The newly formed transitional government of Sudan took a big step in February in announcing its openness to turn former president Omar al Bashir over to the International Criminal Court (ICC) to face charges for his crimes against the people of Darfur. For many, this announcement has been decades in the making. Bashir’s violent rule has left hundreds of thousands dead, millions displaced, and an entire generation without peace. Whether he will actually face justice remains to be seen, but there exists now a spark of hope.
How Did We Get Here?
Bashir came to power through a military coup in 1989. It was a quick spiral into violent rule that came to an apex in 2003. At that time he directed his military to intentionally target civilians in Darfur in his campaign against armed groups in the region including the Justice Equality Movement (JEM) and the Sudan Liberation Movement/Army (SLM/A). Death, trauma, and displacement were left in Bashir’s wake. Civilians were murdered, women were raped, villages were burned to the ground, and entire communities were destroyed.
As a result of his crimes between 2003 and 2008, Bashir is wanted by the ICC on five counts of crimes against humanity, two counts of war crimes, and three counts of genocide. Over the years, he has flaunted his ICC warrants; traveling in spite of them, and living carefree.
In the face of decades of violence, the people of Darfur have pushed the international community to bring justice to Sudan. Human rights groups have called governments across the globe, the United Nations, and the ICC to step in, to arrest Bashir, and to bring him to justice. Yet, justice has always seemed out of reach. With Sudan not signatory to the ICC’s Rome Statute, and the international community unwilling to fully intervene to stop the genocide in Darfur, its citizens were left with nothing more than promises of future justice, future peace. In the meantime, an entire generation has grown up in refugee camps, unable to build stable, fulfilling lives.
When the transitional government announced its intention to cooperate with the ICC in the case of Bashir, shockwaves swept across the human rights realm, but most intensely across the Darfuri community around the globe. Justice for Bashir is something many have wanted, but never believed would come.
Here are just a few reflections from those most affected by Bashir’s violence:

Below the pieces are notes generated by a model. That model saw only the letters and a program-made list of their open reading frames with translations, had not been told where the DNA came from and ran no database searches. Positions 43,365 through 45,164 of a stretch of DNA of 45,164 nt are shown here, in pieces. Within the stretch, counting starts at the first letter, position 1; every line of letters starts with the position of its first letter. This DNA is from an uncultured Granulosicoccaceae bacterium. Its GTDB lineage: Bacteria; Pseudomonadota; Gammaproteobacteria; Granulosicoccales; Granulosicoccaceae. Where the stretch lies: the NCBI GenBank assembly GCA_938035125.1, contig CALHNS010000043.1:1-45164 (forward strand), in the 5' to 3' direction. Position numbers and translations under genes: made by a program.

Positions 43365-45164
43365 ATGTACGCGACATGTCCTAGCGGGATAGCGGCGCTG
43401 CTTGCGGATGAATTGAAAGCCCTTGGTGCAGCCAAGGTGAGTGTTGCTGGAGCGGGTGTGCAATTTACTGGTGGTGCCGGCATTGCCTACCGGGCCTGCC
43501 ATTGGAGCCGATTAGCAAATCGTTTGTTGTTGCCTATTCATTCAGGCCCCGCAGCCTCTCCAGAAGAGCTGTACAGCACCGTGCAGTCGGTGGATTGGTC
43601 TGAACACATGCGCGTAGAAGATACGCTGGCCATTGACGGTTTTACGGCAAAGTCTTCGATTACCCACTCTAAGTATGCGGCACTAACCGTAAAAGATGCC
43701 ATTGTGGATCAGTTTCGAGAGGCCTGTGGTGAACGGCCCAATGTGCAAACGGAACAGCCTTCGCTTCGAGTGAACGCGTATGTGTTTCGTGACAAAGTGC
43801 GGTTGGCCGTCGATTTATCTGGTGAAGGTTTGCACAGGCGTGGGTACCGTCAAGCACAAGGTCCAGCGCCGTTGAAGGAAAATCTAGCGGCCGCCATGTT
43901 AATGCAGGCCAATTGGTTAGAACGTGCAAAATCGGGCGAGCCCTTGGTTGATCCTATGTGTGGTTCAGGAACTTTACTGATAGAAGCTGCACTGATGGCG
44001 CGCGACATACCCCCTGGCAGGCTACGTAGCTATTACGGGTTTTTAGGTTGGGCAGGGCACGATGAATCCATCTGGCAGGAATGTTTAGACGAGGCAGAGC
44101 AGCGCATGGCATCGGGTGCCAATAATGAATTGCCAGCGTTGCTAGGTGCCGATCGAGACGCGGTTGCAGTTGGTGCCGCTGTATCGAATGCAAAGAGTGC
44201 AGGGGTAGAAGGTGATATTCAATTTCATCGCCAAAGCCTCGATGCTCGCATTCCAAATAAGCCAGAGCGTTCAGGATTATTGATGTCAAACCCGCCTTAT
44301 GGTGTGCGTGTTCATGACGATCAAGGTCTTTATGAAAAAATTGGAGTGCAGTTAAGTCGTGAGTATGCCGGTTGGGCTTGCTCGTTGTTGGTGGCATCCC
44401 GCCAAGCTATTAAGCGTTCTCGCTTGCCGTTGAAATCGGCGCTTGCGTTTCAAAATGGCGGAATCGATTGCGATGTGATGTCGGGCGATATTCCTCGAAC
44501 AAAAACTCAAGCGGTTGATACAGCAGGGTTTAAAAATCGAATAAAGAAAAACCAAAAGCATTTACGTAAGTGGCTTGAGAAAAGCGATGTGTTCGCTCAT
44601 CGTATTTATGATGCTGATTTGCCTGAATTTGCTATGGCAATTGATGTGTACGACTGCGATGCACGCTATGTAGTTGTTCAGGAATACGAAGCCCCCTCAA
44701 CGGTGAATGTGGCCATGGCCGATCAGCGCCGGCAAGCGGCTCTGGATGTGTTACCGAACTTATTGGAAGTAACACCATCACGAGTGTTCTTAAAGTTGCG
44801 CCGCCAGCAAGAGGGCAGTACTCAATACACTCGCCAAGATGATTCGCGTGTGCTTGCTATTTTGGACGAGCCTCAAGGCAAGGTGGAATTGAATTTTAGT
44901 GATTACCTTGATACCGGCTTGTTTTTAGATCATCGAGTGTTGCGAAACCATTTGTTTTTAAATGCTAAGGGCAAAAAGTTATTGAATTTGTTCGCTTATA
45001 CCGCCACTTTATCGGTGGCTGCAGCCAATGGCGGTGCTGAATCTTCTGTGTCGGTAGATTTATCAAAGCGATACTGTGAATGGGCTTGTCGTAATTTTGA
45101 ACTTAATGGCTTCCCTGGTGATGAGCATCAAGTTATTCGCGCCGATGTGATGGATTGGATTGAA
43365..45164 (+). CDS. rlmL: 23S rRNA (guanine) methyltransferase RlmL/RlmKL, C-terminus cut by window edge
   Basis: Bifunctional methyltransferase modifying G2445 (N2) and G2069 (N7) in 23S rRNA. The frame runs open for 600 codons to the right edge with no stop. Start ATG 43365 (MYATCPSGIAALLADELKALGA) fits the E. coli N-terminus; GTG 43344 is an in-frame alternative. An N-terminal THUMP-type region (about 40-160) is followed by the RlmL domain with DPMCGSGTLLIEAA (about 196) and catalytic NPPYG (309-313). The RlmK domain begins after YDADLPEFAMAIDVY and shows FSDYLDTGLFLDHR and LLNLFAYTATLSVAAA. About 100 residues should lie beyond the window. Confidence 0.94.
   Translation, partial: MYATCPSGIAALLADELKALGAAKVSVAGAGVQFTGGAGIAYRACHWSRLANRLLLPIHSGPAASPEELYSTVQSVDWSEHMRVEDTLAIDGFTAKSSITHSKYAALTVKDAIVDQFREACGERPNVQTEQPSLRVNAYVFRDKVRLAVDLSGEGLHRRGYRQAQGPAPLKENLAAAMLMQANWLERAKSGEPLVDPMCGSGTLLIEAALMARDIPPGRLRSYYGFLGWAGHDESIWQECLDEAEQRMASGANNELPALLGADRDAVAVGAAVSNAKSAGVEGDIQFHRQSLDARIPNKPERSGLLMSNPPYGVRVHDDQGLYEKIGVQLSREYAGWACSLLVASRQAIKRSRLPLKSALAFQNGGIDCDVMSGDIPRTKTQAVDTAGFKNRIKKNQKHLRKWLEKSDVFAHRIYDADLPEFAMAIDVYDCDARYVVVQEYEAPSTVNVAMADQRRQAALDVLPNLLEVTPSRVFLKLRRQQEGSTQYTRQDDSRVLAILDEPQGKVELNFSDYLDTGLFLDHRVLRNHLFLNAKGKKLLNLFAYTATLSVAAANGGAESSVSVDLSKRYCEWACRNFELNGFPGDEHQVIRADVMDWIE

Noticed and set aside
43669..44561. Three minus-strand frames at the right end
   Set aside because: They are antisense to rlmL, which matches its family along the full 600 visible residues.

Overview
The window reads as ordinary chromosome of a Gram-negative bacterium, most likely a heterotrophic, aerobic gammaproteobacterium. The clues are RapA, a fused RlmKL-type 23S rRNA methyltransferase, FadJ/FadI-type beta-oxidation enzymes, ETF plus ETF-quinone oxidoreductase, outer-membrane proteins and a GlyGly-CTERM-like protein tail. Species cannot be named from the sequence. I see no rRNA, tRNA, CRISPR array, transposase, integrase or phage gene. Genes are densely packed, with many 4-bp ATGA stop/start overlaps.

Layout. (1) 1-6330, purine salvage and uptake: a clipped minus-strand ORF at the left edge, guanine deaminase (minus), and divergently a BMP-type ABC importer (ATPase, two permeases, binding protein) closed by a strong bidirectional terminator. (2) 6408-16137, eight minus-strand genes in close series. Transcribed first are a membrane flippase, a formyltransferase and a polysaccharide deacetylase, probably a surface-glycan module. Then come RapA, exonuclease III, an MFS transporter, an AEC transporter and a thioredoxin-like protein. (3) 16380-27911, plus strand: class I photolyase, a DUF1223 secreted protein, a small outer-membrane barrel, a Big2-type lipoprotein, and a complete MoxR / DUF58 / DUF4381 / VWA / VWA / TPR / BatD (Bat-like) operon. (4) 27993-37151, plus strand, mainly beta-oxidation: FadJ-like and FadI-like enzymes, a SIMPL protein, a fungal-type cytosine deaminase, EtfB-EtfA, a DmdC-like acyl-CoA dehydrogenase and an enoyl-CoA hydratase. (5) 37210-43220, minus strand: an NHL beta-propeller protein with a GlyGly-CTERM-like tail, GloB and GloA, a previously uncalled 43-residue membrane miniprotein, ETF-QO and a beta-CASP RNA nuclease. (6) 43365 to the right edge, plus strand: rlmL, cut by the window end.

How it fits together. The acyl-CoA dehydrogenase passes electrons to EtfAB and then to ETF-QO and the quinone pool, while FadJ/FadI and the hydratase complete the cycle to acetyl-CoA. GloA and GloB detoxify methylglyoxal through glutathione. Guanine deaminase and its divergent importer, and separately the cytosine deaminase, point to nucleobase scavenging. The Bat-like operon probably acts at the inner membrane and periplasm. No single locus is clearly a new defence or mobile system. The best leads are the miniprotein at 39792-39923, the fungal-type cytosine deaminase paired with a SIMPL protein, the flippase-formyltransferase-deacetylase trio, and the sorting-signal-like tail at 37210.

Let me say, this is unbelievable. I didn’t think one-day al-Bashir [would] face justice. While he was yelling in front of the national community, [he said] no Sudanese can be handed to ICC! But all of the talk [from] friends, human rights experts, and activists became a step [toward] reducing the violence. The other titans will feel scared and [have] no place to escape. I knew that in this world [there was] no place for scapegoats. However, they will be scapegoats for their bad behaviors and actions. Thank you to all the activists. – Oumda
Sometimes dreams come true. Maybe this is the moment that we were waiting for, for [that] long time we spent in refugee camps. I know life [can be] peace[ful] and just. This will not come if the criminals [are] not handed to the ICC. This will be an example to others who want to commit crimes. Yes, my friends, I heard the news of al-Bashir on social media, but I myself [could] not believe that. I hope [it] to be true. I hope everyone can get this right after his judgment. My thanks go to my friend Gabriel for your contribution to human rights. Thank you to the United States for their support and for standing with us since the war erupted in Darfur. My great thanks to the people that established the ICC just to protect poor people. – Souli
It seems impossible until it will be done. I believe the bank of justice is not bankrupt. Soon[er] or later al-Bashir will face the trial at ICC. Thanks to all the team that had worked to deliver Sudan’s human violation to the international community. – Murtada
Will Bashir Go to the ICC?
There has been debate about whether Bashir will actually make it to the ICC. Sudanese journalist Yousra Elbagir was quick to point out that the wording of the announcement did not specifically say, “send” him. At this point, the transitional government has not committed to physically delivering Bashir to The Hague, but is instead looking at ways to try him from Sudan. This could mean via video conference, local tribunal, etc. This is complicated by the fact that according to the ICC it, “does not try individuals unless they are present in the courtroom.”
So, we will have to wait and see. In the meantime, there is hope. Hope for justice. Hope for the people of Darfur. Hope for the first time in a long time.